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Senior Correspondent

Now that Labor Day is behind us, it is time to consider our personal agendas from now until November 8th. For those of us who keep our noses glued to the political campaign via the TV or newspapers, it will be difficult to think about anything else until the election. At least that is true for me.
But wait! When I was much younger I used to spend time almost every evening at my local YMCA swimming pool. While I lack the drive to engage in competitive sports, I often compete with myself. I have a passion to run each mile a little faster and stay on the exercise machine a little longer. At the Y I committed myself to swim underneath the surface half a length without breathing, then three-quarters of a length, then the whole length. But I wasn’t satisfied until I could make it down and back without taking a breath. I never made it, and about halfway back I had to come up for air.
That may be a lesson I need to recall. With all the energy I, and perhaps you, are putting into this election, it may now be time to come up for air. For the next couple of weeks I plan to forget the election—at least in these columns—and focus somewhere else. My guess is that this hiatus will clear my obsessive head and allow me to take a fresh look at the campaign. At least, that is my goal.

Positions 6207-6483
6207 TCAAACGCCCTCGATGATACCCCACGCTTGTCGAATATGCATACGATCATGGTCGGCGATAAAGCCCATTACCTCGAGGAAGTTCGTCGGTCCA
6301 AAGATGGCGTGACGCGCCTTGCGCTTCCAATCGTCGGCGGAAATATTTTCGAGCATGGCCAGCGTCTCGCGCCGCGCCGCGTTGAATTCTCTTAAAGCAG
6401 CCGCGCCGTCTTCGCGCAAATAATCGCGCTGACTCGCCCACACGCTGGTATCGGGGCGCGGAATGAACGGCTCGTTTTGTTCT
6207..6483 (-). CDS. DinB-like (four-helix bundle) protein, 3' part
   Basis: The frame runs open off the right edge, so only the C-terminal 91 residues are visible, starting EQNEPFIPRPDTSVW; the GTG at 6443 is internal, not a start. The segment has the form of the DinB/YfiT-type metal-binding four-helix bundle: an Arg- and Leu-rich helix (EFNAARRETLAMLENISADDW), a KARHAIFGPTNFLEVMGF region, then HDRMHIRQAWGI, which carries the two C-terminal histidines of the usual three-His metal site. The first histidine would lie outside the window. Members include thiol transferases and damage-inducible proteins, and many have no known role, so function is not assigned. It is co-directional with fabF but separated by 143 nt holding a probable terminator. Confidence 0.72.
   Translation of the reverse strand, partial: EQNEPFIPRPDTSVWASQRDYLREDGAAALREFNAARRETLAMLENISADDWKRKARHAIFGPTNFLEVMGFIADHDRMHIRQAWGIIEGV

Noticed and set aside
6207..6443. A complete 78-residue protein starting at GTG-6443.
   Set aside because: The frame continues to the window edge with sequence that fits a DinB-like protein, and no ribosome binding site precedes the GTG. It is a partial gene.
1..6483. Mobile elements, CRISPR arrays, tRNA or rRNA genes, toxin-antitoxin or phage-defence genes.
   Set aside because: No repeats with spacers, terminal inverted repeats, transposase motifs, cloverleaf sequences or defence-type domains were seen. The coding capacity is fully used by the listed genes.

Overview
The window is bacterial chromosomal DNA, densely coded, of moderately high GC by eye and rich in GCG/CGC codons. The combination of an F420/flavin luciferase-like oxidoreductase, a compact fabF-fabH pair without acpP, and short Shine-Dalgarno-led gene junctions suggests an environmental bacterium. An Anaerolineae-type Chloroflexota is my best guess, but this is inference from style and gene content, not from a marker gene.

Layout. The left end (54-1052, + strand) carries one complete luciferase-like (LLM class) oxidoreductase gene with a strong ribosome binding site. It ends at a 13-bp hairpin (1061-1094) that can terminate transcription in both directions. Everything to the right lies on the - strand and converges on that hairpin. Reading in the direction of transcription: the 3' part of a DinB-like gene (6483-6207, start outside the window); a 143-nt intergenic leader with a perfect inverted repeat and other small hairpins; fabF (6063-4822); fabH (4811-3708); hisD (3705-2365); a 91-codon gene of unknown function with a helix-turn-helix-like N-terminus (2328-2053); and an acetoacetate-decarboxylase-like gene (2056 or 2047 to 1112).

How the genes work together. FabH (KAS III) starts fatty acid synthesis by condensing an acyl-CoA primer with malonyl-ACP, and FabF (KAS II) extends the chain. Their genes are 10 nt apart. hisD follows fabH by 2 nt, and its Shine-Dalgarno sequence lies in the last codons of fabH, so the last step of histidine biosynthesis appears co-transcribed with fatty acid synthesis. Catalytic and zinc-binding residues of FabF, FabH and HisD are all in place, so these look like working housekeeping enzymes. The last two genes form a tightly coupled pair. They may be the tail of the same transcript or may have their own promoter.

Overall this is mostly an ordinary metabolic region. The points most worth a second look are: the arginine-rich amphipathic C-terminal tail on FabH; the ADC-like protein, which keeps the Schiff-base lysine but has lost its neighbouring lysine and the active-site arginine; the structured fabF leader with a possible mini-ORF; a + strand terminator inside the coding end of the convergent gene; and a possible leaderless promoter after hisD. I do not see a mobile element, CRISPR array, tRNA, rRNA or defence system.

I take my cue from Steve Lopez, a brilliant columnist for the Los Angeles Times. For a long time Steve has had attention focused on what is going on in LA, mainly offering  human-interest stories. A month ago he decided to come up for air. So he and a photographer spent about six weeks traveling along the Pacific coast from the Oregon border to the Baja Peninsula, and his is an amazing series of essays on topography, climate, governance, animal life, human incursion and to going and what is happening to the shoreline. My guess is that Lopez will shortly will be back focusing on what is happening with people in Los Angeles.
So I intend to come up for air, taking a few deep breaths before I dive back down into the political world. Come to think of it, I may have already stared to gasp for air with this column.

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